Rushdie in Wonderland: Fairytaleness in Salman Rushdie's Fiction

By Benson, Stephen | Marvels & Tales, January 1, 2006 | Go to article overview

Rushdie in Wonderland: Fairytaleness in Salman Rushdie's Fiction


Benson, Stephen, Marvels & Tales


Rushdie in Wonderland: Fairytaleness in Salman Rushdie's Fiction. By Justyna Deszcz. European University Studies: Series 14: Anglo-Saxon Language and Literature, vol. 405. Frankfurt: Peter Lang, 2004. 199 pp.

Readers on the lookout for further evidence of academic jargon should pause before condemning Justyna Deszcz's "fairytaleness." As the author notes, "in Polish the term 'basniowosc' is widely accepted" (187n2), however awkward it may sound in translation. While it may not attain such wide acceptance in English, it is a useful means by which to approach the work of Salman Rushdie, to say nothing of several of his contemporary fabulators. The image of the fairy tale held today by many adult readers in Western Europe and North America is due in no small part to the pioneering fictions of Rushdie and his contemporaries and to the flood of versions and adaptations that have followed. These fictions sought variously to critique and to extend fairy-tale traditions; more intangibly, they were steeped in the narrative environment of the fairy tale, an environment markedly different from that of the novel or short story. As such, they are quintessential late-twentieth-century expressions of fairytaleness, a conglomerate of narrative features that the fictions themselves worked to redefine.

A respectable number of years have passed since the publication of the key texts of this extraordinarily energetic period of literary history-texts, to cite only English-language fictions, including Pricksongs and Descants (1969), Lady Oracle (1976), The Bloody Chamber and Other Stones (1979), and, of course, Midnight's Children (1981). To treat such work as a matter of literary history is necessarily to suggest a degree of unanimity on matters of interpretation and evaluation; whether or not this is the case, it is certainly true that the early work of Rushdie and his contemporaries ran alongside two other key projects of reformulation: in fairy-tale studies, where a large number of bibliographic, sociohistorical, and literary analyses established, or reestablished, a vibrant field of multidisciplinary inquiry; and, more broadly, in the critical-theoretical realm, where the nebulous project of postmodernism-a project devoted in part to the idea of nebulousness and, indeed, the idea of projects-sought nothing less than a rethinking of the conceptual groundings of humanism and the Enlightenment. Rushdie's work is in a relation of symbiosis with these critical contexts, which is one reason why the former has garnered such attention. It has even been argued that some of the key early coordinates of that third project of reformulation contemporaneous with the fictions under discussion-postcolonial studies-were influenced in no small part by the fictions themselves.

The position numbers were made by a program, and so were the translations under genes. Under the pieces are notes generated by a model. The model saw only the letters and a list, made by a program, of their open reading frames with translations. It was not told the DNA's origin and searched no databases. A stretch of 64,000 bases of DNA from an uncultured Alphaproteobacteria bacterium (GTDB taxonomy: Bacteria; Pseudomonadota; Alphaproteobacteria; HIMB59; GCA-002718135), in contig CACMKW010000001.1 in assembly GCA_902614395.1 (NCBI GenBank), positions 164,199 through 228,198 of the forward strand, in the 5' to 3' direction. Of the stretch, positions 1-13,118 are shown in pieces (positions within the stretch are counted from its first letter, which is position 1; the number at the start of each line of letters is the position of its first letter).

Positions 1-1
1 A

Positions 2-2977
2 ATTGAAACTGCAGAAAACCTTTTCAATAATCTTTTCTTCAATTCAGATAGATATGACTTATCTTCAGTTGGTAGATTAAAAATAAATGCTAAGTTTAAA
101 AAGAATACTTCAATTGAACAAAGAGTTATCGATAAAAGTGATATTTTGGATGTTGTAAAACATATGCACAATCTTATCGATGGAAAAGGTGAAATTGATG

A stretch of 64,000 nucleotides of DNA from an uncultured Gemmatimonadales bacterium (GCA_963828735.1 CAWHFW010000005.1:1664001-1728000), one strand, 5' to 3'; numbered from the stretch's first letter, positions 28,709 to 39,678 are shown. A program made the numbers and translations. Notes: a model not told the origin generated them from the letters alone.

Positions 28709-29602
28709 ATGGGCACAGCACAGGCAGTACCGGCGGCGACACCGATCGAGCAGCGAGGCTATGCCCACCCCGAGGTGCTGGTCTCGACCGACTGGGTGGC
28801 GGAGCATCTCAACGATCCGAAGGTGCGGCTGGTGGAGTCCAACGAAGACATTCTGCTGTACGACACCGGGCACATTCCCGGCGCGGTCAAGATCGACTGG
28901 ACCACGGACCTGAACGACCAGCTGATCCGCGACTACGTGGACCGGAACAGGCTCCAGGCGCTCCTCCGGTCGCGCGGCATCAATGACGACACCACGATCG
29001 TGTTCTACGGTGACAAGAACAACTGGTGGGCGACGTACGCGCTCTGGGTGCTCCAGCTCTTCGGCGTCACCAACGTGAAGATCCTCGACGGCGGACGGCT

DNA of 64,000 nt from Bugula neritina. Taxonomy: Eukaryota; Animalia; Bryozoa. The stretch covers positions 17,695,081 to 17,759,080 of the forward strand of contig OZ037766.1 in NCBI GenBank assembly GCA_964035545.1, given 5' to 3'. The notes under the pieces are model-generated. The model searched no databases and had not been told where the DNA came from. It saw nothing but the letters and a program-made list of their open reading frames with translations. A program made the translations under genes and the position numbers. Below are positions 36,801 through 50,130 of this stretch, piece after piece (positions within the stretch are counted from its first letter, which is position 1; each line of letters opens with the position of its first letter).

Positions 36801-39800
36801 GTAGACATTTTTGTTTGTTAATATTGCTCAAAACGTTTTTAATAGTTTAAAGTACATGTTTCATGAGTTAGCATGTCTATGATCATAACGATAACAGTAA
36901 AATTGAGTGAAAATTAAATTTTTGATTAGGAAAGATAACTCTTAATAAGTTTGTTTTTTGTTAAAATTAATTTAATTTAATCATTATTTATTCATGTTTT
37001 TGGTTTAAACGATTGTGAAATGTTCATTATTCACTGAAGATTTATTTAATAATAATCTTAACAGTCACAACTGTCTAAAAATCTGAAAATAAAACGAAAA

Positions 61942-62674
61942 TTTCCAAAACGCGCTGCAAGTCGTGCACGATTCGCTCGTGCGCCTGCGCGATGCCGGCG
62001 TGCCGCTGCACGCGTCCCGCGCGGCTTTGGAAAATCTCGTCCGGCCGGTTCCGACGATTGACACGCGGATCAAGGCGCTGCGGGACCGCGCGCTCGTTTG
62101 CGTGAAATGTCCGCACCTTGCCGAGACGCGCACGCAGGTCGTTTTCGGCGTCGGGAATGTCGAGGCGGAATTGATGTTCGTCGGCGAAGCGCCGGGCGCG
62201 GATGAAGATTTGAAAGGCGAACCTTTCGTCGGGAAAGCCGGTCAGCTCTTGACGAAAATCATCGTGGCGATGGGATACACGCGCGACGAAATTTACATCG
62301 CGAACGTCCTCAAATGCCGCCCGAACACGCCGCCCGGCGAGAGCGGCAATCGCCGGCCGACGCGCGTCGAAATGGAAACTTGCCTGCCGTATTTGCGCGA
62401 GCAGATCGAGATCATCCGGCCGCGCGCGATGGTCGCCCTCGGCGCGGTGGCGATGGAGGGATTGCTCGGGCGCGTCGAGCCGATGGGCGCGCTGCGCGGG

Justyna Deszcz stays resolutely within the realm of this critical context. Her study is neatly divided into two, dealing in the first half with postmodernism and in the second with postcolonialism. That said, the most impressive feature of the book is its willingness to stretch beyond the familiar fictions, to encompass more recent works such as the novels The Moor's Last Sigh, The Ground beneath Her Feet, and Fury and the story collection East, West. Several commentators in the popular press have been less than enthusiastic in their reception of these later works, suggesting a dimming of the author's talents. The singular exuberance of Rushdie's aesthetic-if we can talk of such a thing, which I think we can-was always going to run the risk, in some circles, of falling foul of its own success, and it is thus particularly useful to have a study that establishes a degree of continuity across a significant body of work.

Deszcz situates her study "in counterpoint to purely post-colonial or post-modern readings" (10), although her findings fall squarely within the accepted range of these two areas. The book begins with a discussion of postmodern conceptions of the fairy tale, in the course of which Deszcz allies herself clearly and extensively with a performative poetics of the fairy tale as elaborated in the work of Cristina Bacchilega.

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